Wednesday, November 9, 2011

Number 299: Franz Wright "The Mailman"

The Mailman

From the third floor window
you watch the mailman’s slow progress
through the blowing snow.
As he goes from door to door

he might be searching
for a room to rent,
unsure of the address,
which he keeps stopping to check

in the outdated and now
obliterated clipping
he holds, between thickly gloved fingers,
close to his eyes

in a hunched and abruptly
simian posture
that makes you turn away,
quickly switching off the lamp.

--Franz Wright

Hap Notes: Pulitzer Prize-winning poet Franz Wright (born 1953) was born in Vienna and is the son of Pulitzer Prize-winning poet James Wright (who was on a Fulbright scholarship there at the time.) They are the only parent and child to have won this award separately and one suspects it might be a while until that record is broken. Despite his upbringing amidst some of the iconic poets of the last century, and their cautionary examples, Wright has had to fight similar demons and is a recovering alcoholic/addict/manic-depressive.

Wright, a graduate of Oberlin College, has been the recipient of several fellowships as well as the PEN/Voelcker Prize for poetry in addition to his Pulitzer. His poetry usually deals with vulnerability; often about the inevitable conflicts with his dad or crawling back to life from addictions and breakdowns.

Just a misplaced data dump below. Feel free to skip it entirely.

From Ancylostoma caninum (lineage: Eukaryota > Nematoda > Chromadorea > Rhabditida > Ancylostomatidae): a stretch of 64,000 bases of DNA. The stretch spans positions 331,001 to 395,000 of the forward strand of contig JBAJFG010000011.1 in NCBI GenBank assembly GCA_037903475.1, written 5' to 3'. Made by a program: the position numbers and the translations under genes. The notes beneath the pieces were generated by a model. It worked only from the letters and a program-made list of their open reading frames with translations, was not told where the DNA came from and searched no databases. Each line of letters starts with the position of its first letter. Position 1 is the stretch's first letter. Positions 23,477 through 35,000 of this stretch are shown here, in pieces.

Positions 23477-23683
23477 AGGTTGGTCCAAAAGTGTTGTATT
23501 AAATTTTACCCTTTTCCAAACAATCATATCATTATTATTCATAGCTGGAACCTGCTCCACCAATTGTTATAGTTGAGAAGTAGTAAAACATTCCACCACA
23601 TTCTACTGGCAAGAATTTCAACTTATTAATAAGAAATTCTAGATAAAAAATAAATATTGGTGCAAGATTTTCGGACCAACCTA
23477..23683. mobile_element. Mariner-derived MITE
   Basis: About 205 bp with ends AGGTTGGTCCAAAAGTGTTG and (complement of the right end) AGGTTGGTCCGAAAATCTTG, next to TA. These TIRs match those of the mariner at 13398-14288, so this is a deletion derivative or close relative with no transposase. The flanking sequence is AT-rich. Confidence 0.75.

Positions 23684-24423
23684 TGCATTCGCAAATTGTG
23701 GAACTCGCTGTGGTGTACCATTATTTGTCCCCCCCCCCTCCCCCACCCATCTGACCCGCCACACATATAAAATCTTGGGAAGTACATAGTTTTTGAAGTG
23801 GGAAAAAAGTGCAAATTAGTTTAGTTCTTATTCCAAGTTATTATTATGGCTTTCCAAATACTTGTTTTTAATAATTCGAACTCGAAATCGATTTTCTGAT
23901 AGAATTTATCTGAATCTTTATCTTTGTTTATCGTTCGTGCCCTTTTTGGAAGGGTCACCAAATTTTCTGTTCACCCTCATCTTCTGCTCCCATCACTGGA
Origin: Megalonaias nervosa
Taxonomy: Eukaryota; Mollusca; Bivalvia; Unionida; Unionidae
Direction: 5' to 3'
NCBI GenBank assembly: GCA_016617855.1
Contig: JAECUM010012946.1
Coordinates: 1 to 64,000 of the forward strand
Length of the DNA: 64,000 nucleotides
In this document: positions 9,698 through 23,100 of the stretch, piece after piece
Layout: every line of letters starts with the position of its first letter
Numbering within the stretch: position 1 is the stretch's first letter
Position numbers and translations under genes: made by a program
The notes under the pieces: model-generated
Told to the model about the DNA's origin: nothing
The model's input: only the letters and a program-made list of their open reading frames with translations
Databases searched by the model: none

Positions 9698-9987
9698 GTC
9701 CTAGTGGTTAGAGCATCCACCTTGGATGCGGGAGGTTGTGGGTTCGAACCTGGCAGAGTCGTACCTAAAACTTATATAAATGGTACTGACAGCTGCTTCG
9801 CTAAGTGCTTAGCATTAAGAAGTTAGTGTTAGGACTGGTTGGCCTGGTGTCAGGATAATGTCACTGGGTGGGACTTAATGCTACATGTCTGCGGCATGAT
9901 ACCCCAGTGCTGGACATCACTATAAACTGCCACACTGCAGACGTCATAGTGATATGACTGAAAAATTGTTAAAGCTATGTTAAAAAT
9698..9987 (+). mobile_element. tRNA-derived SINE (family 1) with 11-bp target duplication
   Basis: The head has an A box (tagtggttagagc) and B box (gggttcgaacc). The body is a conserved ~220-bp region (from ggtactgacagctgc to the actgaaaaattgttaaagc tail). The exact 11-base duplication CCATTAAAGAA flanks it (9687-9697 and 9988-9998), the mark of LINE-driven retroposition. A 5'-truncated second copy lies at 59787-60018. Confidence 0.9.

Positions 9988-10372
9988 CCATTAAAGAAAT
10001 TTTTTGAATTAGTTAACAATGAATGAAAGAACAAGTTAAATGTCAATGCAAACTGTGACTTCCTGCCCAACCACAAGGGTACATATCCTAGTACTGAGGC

Read today's poem closely. The postman, we know, is not actually searching for a home, so who is? Why would the sight of a man, looking "hunched" and "simian" make someone turn away, turn off the light? What is going on? Fear? Repugnance? Denial? All three? How does that postman's tortuously slow progress, with an "outdated clipping," make the observer feel? Confused? Alone? Reading this poem with compassion, who are we more concerned for, the postman or the observer?

Side note: You know that expression " "Neither snow nor rain nor heat nor gloom of night stays these couriers from the swift completion of their appointed rounds" for the post office? People often say it is the motto or creed or pledge of the U.S. Post Office. It is not. The Post Office has no official "motto" or "slogan." The quotation, written on the side of the James Farley Post Office in New York City, is from Herodotus' Histories and refers to the couriers of ancient Persia. By the by, if you have never read Herodotus' seminal work (it's a good read and is considered the first "study" of history, it is available here, free: If you don't think you have the time to read it, you can listen to it here, free: If you can't handle THAT (and now I'm getting a tad disgusted, sorry) you can read a summary of each chapter here: It's a rousing tale and it is as true as a history book ever is.

Here's a good Franz Wright quote: "When I write now, I feel like someone who came back from the dead."


"All true poets are visionaries and experience oceanic instances of seamless mingling with the infinite in the face of everyday things (astronomical perceptions, as Blake and Lorca put it, in the contemplation of very small concrete things; or as Flannery O'Conner said, only in and through sense experiences does a writer approach a contemplative knowledge of the mysteries they embody); and of course poetry, of all arts, is the most moral if we keep Kant's definition of morality in mind, as that act for which no possibility of compensation really exists. There is nothing to be gained from writing poetry (and everything to lose, come to think of it) if it is truly taken seriously." see the whole interview here: